It was a kitten named Lukki who inspired SPCA volunteer Kim St. Pierre to become a foster kitten mom.
“She was a newborn and brought to me at 11 p.m. one night half frozen to death,” she recalls. St. Pierre was working at a vet’s office at the time so she was well-equipped for the necessary late night feedings and TLC. In the end, “Lukki turned out wonderfully,” says St. Pierre who’s based in Prince Rupert. “She ended up being the love of our lives.”
That was thirty years ago, and today St. Pierre is still as committed and passionate about her work. St. Pierre says it was Lukki’s strength that inspired her to continue fostering kittens. “She was just going to keep going and I couldn’t let her down.”
St. Pierre grew up on a farm where they had “everything from chickens and goats and horses to turtles and cats.” When it comes to the special connection between animals and people, she says, “animals can understand us better than we think they can. If we read them properly, we can understand them better than we think. They know us and they know how to ask for help and know when they are being helped. They are more intuitive than people give them credit for. They know if you’re there to help them.”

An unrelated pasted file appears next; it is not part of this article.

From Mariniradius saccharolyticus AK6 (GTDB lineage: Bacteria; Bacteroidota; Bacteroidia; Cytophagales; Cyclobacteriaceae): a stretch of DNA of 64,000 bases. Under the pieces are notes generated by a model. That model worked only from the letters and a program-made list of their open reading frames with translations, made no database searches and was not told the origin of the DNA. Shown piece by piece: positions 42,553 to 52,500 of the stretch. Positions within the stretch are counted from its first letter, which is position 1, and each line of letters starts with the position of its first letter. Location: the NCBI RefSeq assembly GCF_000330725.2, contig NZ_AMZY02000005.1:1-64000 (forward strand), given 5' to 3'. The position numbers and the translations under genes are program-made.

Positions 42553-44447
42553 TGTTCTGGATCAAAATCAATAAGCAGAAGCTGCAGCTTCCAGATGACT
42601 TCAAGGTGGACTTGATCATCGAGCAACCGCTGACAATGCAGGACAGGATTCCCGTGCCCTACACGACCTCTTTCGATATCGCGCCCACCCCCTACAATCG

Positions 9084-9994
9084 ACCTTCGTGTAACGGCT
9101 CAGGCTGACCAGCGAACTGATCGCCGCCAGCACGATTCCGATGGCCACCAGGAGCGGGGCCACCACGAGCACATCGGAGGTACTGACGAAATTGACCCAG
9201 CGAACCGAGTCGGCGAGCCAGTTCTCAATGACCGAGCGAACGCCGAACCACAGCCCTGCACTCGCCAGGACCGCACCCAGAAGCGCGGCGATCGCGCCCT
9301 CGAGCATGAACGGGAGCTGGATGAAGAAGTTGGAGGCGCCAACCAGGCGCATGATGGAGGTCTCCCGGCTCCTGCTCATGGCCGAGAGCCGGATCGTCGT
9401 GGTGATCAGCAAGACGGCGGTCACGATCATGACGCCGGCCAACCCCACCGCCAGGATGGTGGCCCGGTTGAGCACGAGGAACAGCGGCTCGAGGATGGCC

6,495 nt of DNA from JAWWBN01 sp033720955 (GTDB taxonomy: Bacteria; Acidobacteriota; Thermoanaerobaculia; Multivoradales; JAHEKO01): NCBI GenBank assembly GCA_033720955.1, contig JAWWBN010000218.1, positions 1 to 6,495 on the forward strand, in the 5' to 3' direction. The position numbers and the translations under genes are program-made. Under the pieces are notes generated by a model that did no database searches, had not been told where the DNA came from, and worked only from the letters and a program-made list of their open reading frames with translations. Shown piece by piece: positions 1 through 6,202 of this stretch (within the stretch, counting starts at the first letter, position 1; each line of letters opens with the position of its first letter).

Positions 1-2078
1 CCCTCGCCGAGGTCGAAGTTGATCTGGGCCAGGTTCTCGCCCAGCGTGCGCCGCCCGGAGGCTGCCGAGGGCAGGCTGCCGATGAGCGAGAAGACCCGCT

St. Pierre has helped out the BC SPCA over the years whenever she could. “We are such a small community that we are so limited with fosters, especially with prenatal and neonatal and injured animals.” Cases which St. Pierre is often called first due to her experience with working at the vet clinic. She’s also recommended for specialized cases, including feral cats and cats with socialization issues.
Most recently St. Pierre received a call about a stray cat with a possible broken leg. When she went to find him, she soon discovered that the cat had not a broken leg, but, in fact, a severed leg. “He took me on a chase up and down the streets, through bushes. I popped hoods to find him.” Fortunately she was able to catch him and immediately took him to the vet where his leg was amputated from the shoulder down. While St. Pierre says he took some time with socializing and getting comfortable with handling, “Now he’s well-adjusted and follows me everywhere.”
With kitten season fast approaching, St. Pierre is preparing to welcome more felines into her house. She’s already fostering two who are nine weeks old and ready to be adopted out. She admits it’s always sad when she has to let them go. “I handle it better now after 30 years,” she says. “In the beginning, it was heart wrenching. Especially if you lose some. You question yourself. You always blame yourself. But I keep reminding myself there will be more who need help. I’ve done all I can do, and now it’s time for me to help others. There will be more coming down the road, I know there are.”